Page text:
We expect Asia/Pacific equites to continue their aimless range trading each side of unchanged, as traders book profits ahead of the ECB decision tonight, and US employment data. The global rally though, remains well and truly intact.

The US Dollar’s tumble continues.

The momentum of the rotation out of haven US Dollars and into more risk-seeking recovery positioning shows no signs of abating. Overnight the greenback continued giving ground against developed and developing market currencies. The dollar index falling 0.46% to 97.22.

The only notable exception was against the Japanese Yen. USD/JPY held its gains at 108.70, having broken through its 100 and 200-day moving averages (DMA) at 108.30 the days before. USD/JPY remains supported by buying in Yen cross positions such as AUD/JPY, CAD/JPY and NZD/JPY. USD/JPY is set to test 109.50 initially, possibly as high as 111.50.

The Euro’s rally accelerated overnight, EUR/USD rising 0.60% to 1.2235. Euro’s next target is 1.1400, although the rally may lose some momentum temporarily as pre-ECB nerves set in.

The Australian Dollar continued its rally versus the greenback, climbing 0.40% again overnight to 0.6930. AUD/USD traded as high as 0.6985 before fading. A test of 0.7000 and 0.7100 seems likely sooner rather than later. The strong performance by commodity currencies such as AUD and CAD appears to be undiminished for now.

Across regional Asia, local currencies have eased today against the Dollar, but are maintaining most of their recent gains. The Singapore Dollar is consolidating, with USD/SGD trading at 1.4000 today. Having fallen through its 100 DMA at 1.4050, USD/SGD now targets a return to 1.3800
initially, assuming the rally in developed market currencies and the CNY
continues elsewhere.

The Indonesian Rupiah and Malaysian Ringgit continue their rallies after the extended Eid holidays. USD/IDR has fallen from 14,750 earlier this week, to 14,150 today with government COVID-19 lockdowns set to end tonight in Jakarta. USD/IDR closed below its 200-day moving average (DMA) at 14,420, a bullish technical development. USD/MYR has fallen from 4.3500 on Monday, to 4.2670 today, just above its 100-DMA at 4.2640. A close below that level opens up further MYR gains to 4.2100, its 200-DMA.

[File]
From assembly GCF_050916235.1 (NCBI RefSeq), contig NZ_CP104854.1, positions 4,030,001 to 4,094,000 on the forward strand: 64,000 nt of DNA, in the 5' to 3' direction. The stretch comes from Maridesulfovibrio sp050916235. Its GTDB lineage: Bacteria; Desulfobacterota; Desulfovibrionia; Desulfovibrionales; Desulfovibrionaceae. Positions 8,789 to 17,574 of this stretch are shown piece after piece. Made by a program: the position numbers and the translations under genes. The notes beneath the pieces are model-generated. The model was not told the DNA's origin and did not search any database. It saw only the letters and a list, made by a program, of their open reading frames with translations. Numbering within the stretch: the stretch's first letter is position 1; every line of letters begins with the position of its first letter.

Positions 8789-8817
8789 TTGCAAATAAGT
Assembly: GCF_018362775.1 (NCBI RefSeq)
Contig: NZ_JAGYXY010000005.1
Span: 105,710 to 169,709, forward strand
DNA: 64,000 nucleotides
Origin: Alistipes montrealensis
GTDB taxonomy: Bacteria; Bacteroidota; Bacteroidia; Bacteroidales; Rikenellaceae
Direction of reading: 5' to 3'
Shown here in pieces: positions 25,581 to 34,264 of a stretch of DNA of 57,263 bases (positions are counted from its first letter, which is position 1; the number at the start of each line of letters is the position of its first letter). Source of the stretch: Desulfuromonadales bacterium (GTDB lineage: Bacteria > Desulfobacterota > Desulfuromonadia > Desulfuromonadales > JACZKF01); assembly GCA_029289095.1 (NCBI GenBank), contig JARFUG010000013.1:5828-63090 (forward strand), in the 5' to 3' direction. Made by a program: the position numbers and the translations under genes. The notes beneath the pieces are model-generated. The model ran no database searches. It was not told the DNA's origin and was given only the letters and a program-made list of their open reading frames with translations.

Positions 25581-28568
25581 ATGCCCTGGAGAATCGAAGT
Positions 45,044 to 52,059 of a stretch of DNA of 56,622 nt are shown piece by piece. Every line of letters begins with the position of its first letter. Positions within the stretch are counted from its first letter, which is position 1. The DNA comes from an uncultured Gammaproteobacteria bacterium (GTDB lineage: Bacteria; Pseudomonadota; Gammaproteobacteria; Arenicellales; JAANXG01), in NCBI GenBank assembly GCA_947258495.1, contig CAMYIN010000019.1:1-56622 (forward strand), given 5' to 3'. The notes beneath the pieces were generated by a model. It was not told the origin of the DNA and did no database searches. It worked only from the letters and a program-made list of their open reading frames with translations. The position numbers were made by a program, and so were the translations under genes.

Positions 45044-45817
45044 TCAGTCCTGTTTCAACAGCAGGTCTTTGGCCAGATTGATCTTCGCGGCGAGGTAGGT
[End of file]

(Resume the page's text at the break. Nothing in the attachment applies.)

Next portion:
OPEC+ nerves spark profit-taking.

Oil markets had a sideways session overnight as concerns about OPEC+ disagreements reversed earlier gains. Brent crude and WTI finished almost unchanged at $39.60 and $36.90 a barrel respectively.

The main source of concern appears to be Saudi and Russian impatience with Nigeria and Iraq over compliance with the production cut agreement. The agreement is due to taper at the end of June, with neither Saudi Arabia and Russia in the mood to extend the headline June cut quota unless Iraq and Nigeria comply. Additionally, Saudi Arabia, the UAE and Kuwait have indicated they will not extend their own additional cuts, totally around 1.1 million barrels, past the end of the month.

Those disagreements have tested the nerve of Asia today, with traders choosing to lock in recent profits, pushing prices lower. Brent crude has fallen by 1.60% to $39.10 a barrel, with WTI easing 2.15% to $36.50 a barrel.

Today’s falls are minor in scope though, and not an indication that OPEC+ will derail all of the good work of the past two months. The price action is corrective in nature, with oils downside limited by the power of the global recovery rally in assets markets across the globe.

Gold’s rally is in serious doubt.

to describe gold’s price action overnight as underwhelming would be an understatement, it was overwhelmingly bearish. As global risk sentiment has increased exponentially, gold’s haven status has diminished rapidly in the near-term. Gold fell by 1.75%, or about $30.0 an ounce, to $1698.00 an ounce.

With some much long positioning added to gold above $1725.00 over the past two months, and against a backdrop of increasing hopes of a global recovery, gold is now in danger of a meaningful fall. A daily close below $1690.00 an ounce implies further losses to the 100-DMA at $1641.00 an ounce. A fall as far as $1575.00 an ounce cannot be ruled out if the rally in risk assets continues at the pace seen so far. At those levels though, serious longer-term buyers should emerge as the long-term fundamentals for gold still look strong.